Mechanisms for fibre formation in melts for meat analogues
Research Project, 2023 – 2025

The food chain consumes substantial resources and contributes 25% of the total greenhouse gas emissions, with meat production alone contributing a staggering 14.5%. The consumption increases and this is alarming also from a nutritional perspective, as excessive consumption of meat has been linked to health problems, such as coronary heart disease and certain cancers.
From environmental and health concerns there are clear motivations to decrease meat consumption.We propose a multidisciplinary project with food, materials science and modelling specialists, and advanced experimental techniques to explain the mechanisms responsible for fibre formation during extrusion of biopolymers. These mechanisms are the foundation for producing plant-based meat-analogues, but the mechanisms are not fully understood, thus making prediction of extrusion outcome impossible.New melt models combined with in-line flow monitoring in our extruder die enables simulation and experimental validation of a combination of dependent physical and chemical mechanisms. The project has access to all necessary tools, equipment and expertise. Knowledge of the mechanisms responsible for fibre formation will make it possible to predict extrusion outcome from raw material properties thus enabling new plant raw materials to be utilised. It will also enable design of novel extrusion dies for increased production efficiency.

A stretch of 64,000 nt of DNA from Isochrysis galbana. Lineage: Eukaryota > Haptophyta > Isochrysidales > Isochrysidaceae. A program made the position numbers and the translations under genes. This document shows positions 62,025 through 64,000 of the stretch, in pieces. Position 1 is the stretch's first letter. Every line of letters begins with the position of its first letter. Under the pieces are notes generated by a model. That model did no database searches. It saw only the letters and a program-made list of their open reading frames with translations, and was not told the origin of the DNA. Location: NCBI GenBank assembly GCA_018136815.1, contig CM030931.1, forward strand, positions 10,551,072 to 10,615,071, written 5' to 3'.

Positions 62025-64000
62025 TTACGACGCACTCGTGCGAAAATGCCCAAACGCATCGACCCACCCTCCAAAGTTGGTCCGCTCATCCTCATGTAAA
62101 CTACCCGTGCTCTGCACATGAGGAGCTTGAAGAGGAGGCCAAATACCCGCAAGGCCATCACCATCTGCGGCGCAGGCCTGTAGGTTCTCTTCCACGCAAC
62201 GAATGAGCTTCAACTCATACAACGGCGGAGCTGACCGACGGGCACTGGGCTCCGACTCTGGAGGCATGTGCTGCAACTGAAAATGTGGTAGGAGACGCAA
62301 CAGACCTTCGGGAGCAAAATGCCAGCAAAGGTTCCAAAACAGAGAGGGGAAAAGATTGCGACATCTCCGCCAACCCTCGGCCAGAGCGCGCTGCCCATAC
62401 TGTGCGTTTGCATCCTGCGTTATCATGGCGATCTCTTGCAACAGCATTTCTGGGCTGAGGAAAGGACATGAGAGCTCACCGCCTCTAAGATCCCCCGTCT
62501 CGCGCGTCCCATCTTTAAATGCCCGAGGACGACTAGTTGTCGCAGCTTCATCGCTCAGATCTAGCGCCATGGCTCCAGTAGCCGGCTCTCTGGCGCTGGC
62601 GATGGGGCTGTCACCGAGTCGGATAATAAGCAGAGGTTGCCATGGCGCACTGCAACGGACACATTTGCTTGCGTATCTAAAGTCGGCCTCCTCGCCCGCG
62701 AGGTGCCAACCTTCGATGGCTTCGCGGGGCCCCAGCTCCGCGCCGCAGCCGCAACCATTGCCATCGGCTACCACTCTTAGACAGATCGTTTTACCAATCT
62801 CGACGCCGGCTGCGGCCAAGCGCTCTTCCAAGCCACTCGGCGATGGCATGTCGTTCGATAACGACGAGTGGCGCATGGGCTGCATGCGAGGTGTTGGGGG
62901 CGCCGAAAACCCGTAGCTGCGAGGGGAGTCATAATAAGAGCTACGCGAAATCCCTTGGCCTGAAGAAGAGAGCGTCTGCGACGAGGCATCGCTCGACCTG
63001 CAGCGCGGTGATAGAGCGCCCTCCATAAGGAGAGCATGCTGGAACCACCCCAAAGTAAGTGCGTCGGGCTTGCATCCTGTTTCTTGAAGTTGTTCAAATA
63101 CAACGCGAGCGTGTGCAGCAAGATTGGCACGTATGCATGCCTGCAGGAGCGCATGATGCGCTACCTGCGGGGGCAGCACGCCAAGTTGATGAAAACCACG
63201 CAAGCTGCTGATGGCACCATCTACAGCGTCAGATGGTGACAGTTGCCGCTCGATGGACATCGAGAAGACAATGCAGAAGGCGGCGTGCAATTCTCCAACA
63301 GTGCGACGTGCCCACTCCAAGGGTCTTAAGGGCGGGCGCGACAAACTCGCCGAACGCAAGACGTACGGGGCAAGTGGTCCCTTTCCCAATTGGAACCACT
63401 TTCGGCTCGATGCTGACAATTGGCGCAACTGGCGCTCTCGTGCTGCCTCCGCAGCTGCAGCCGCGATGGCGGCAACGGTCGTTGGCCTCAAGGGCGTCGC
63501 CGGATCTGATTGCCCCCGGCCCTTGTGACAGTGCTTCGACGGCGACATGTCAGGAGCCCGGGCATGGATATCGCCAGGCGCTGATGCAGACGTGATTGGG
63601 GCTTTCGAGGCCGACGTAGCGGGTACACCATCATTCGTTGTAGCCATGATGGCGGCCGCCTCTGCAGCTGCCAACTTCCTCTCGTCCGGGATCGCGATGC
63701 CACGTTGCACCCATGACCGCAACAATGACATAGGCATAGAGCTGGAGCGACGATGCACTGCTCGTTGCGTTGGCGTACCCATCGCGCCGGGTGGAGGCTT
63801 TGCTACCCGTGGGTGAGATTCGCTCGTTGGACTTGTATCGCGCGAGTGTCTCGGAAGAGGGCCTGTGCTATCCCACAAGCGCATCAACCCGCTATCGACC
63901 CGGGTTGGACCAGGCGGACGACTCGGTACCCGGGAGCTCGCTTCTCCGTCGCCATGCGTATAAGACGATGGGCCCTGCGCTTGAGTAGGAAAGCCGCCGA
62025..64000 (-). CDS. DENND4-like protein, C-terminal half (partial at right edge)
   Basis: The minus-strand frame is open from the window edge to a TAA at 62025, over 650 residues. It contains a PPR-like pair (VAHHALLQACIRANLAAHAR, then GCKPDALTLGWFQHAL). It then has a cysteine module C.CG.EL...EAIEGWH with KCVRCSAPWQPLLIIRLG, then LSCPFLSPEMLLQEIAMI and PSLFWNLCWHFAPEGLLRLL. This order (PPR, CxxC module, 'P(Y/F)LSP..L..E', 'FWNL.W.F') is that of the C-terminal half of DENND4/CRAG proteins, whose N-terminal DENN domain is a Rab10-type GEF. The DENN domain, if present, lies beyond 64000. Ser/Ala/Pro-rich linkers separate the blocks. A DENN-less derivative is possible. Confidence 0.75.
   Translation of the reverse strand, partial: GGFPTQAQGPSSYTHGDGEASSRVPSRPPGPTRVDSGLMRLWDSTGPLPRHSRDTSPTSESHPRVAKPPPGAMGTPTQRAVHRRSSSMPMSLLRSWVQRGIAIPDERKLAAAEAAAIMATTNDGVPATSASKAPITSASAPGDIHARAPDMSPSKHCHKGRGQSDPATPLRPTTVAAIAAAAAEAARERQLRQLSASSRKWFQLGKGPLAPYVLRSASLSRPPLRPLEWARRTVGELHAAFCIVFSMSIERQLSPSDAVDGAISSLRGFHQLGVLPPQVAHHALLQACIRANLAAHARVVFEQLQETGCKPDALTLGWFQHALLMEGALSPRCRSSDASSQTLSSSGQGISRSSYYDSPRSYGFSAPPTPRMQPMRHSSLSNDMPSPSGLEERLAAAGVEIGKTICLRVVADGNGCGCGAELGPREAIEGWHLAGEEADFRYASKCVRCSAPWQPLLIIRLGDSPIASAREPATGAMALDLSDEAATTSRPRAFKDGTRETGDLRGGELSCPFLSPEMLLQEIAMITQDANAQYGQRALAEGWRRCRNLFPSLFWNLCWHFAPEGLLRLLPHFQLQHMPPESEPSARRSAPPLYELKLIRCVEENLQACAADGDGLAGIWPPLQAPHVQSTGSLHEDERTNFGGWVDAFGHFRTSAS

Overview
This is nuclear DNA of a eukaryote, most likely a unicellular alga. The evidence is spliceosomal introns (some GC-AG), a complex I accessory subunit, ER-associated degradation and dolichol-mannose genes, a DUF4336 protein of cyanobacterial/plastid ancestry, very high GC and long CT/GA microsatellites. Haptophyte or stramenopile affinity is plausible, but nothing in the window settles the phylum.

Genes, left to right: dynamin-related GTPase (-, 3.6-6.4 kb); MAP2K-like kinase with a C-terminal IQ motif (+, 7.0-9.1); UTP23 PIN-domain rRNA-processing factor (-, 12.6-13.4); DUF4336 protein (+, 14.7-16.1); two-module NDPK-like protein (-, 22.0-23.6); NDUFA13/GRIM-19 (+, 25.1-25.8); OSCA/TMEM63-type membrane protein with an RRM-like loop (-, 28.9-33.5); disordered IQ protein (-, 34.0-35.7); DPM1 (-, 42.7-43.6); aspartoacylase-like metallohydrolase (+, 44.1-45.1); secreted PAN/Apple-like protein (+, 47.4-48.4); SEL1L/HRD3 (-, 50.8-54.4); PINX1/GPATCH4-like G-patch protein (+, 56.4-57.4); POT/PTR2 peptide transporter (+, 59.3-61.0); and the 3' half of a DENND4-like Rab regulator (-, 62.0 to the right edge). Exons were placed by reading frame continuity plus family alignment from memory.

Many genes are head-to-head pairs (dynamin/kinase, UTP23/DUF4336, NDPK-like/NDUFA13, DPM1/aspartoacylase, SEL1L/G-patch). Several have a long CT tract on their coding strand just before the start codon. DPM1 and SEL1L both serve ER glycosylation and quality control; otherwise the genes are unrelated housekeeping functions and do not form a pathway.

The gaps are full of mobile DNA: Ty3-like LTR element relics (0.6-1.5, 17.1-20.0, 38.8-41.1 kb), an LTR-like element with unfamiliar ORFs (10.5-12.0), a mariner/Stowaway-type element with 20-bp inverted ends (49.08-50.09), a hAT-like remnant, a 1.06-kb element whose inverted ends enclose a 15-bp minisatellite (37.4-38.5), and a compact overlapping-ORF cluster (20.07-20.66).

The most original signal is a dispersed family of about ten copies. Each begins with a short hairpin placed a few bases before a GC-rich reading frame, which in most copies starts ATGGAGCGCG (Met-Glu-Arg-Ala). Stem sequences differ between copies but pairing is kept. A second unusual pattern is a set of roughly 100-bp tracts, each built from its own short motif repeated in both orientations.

Roland Kádár (contact)

Chalmers, Industrial and Materials Science, Engineering Materials


RISE Research Institutes of Sweden

Göteborg, Sweden



Project ID: 2022-00943
Funding Chalmers participation during 2023–2025

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